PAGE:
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Oh So You're A "Screenwriter"

Writing a screenplay is tough work.  No, it's not building bridges or saving lives in an emergency room (not sure why those are the first two things I think of, and in such an odd order) but it's still something that takes a lot of time, involves a lot of hair pulling, cursing and self-deprecation.  There are so many written and unwritten rules of screenwriting that it makes it difficult to even know where to start sometimes.  I have many books on the subject and most of them say different things.  Then any of my screenwriter friends (okay, just the one, hi Diego) would say something completely different.  It's a lot of mix and match with the rules and that can be... challenging to say the least.

Last summer I came to the realization that I hadn't completed a feature-length screenplay in about seven years.  I was 22 at the time.  That means that my four finished screenplays had been done before I was even 16.  And what did I have to show for the past seven years?  A bunch of half completed messes of movies.  They'd feature a cool scene or a cool premise but then I'd phizzle out and not really know where to go next with it.  So that just resulted in document after document on my computer that was just a couple pages long.  Don't get me wrong, if I could combine all my script documents into one giant mess, I'd have a 400+ page epic.  But they were nothing more than ideas for no one's eyes but my own.

Yet if people were to ask what I write, I'd say screenplays were my specialty.  But then, if they were to ask to read one, I wouldn't have any for them to read.  My old scripts hardly counted as scripts as is since I didn't understand many basic concepts at the time, and what had I written lately?  Nothing.  So I'd call myself a screenwriter and then not write screenplays.  Can anyone call themselves a writer if they don't actually write?

All of this is to say that if you're going to call yourself something, then you need to actually do it.  I've started refraining from calling myself an editor anymore because, truthfully, I don't really edit anything anymore.  And how can I call myself an editor if I don't do the most base thing there is in that field: edit.  Same with videography.  I haven't done that in months so I don't feel comfortable calling myself that.  Have I done enough in the past to still pick either back up?  Absolutely, and I intend to.  As a matter of fact, I'm currently planning a web series with an actor friend.  But all of it is hypothetical right now as I have not captured image on film or edited a single frame.  At that moment I'll be an editor and videographer again.  But the statute of limitations has to come into play at some point.  I can't say I'm still a football player just because I played in High School.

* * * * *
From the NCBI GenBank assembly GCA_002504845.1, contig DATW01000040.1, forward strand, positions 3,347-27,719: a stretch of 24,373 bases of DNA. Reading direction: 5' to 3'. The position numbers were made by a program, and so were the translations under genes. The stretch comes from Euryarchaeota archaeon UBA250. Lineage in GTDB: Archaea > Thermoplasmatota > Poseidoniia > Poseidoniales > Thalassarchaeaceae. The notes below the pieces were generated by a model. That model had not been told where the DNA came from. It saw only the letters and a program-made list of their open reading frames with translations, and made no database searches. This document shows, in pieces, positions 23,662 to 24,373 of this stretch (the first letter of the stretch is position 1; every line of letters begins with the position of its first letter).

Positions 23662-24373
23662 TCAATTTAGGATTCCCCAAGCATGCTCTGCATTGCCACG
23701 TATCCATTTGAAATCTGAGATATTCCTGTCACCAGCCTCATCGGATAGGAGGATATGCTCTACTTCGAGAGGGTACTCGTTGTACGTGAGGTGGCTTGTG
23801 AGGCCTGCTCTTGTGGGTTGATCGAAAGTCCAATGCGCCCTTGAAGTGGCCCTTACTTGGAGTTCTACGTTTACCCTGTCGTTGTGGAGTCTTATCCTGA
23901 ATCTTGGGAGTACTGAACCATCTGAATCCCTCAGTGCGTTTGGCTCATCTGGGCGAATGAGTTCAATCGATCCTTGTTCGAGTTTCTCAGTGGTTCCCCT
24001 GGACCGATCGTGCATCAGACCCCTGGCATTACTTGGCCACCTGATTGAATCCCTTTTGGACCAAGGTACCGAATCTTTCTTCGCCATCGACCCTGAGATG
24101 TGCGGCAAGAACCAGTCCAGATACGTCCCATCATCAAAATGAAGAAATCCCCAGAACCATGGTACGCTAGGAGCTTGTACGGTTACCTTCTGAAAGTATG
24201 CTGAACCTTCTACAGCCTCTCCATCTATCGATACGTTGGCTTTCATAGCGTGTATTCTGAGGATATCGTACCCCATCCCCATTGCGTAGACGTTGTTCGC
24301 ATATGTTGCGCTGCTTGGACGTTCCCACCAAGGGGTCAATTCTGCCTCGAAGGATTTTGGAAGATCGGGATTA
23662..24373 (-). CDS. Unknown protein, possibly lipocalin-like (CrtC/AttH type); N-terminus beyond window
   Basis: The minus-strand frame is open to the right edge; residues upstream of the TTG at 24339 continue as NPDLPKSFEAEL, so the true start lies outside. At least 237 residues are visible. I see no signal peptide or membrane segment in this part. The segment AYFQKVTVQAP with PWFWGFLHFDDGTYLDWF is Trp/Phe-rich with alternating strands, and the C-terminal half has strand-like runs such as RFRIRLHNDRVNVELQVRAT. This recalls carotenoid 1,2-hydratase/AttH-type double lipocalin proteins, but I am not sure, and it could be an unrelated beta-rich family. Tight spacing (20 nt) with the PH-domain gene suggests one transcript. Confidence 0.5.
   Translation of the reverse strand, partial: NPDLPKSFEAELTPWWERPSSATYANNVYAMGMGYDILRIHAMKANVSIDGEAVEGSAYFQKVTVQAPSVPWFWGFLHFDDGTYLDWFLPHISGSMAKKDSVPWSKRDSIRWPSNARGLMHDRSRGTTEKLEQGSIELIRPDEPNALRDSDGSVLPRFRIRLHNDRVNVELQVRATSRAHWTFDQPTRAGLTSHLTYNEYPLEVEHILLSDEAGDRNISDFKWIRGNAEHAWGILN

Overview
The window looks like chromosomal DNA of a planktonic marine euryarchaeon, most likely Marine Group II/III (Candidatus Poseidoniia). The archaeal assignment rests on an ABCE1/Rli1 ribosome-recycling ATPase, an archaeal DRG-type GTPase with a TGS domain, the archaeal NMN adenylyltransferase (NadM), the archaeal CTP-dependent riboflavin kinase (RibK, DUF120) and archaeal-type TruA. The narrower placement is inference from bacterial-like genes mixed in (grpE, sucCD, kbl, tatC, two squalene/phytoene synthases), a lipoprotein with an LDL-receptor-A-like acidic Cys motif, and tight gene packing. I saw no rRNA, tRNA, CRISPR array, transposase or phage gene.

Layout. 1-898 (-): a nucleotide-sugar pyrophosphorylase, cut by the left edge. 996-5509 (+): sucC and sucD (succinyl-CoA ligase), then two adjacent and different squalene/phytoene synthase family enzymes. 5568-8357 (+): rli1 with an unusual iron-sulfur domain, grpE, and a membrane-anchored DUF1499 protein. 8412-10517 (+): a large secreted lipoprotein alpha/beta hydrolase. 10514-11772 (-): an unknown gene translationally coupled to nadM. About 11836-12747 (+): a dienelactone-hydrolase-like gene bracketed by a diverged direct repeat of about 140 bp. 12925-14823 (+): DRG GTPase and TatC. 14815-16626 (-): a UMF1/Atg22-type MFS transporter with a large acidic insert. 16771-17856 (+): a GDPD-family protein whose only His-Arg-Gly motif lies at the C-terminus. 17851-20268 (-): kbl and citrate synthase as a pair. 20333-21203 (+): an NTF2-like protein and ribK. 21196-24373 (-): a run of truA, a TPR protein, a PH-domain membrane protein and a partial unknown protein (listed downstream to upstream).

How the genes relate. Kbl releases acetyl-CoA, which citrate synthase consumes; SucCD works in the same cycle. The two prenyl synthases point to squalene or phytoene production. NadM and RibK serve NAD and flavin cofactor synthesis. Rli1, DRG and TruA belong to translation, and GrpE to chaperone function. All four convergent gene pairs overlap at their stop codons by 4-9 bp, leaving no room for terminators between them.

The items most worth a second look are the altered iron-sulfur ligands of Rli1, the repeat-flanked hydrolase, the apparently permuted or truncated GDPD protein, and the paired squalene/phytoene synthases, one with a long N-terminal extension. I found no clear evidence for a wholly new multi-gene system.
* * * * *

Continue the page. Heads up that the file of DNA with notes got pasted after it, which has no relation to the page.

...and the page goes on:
At this moment, I'm confident in calling myself a screenwriter.  Amateur yes, but still a screenwriter.  I just finished my second script in the past six months and will be sending them both out to agents/producers in the coming weeks.  Do I list "screenwriter" in my facebook occupation section?  No, because I haven't made money off of it yet but that doesn't mean I can't treat the work like I am a professional.  And that's really all you can do when you're starting out, no matter what the field.  Want to be an actor?  Act in bullshit short films that only make it to youtube.  It's still acting and yeah, you still get enjoyment out of it but most importantly it gets you closer to your career goal.  Writing these screenplays for me is like writing a letter to get into college or writing a resume.  A professional will read it and decide if it, given the work I put in, is something they want to make or someone they want to hire.  That's why writing, to me, is more than just a hobby, it's an interview for my future.

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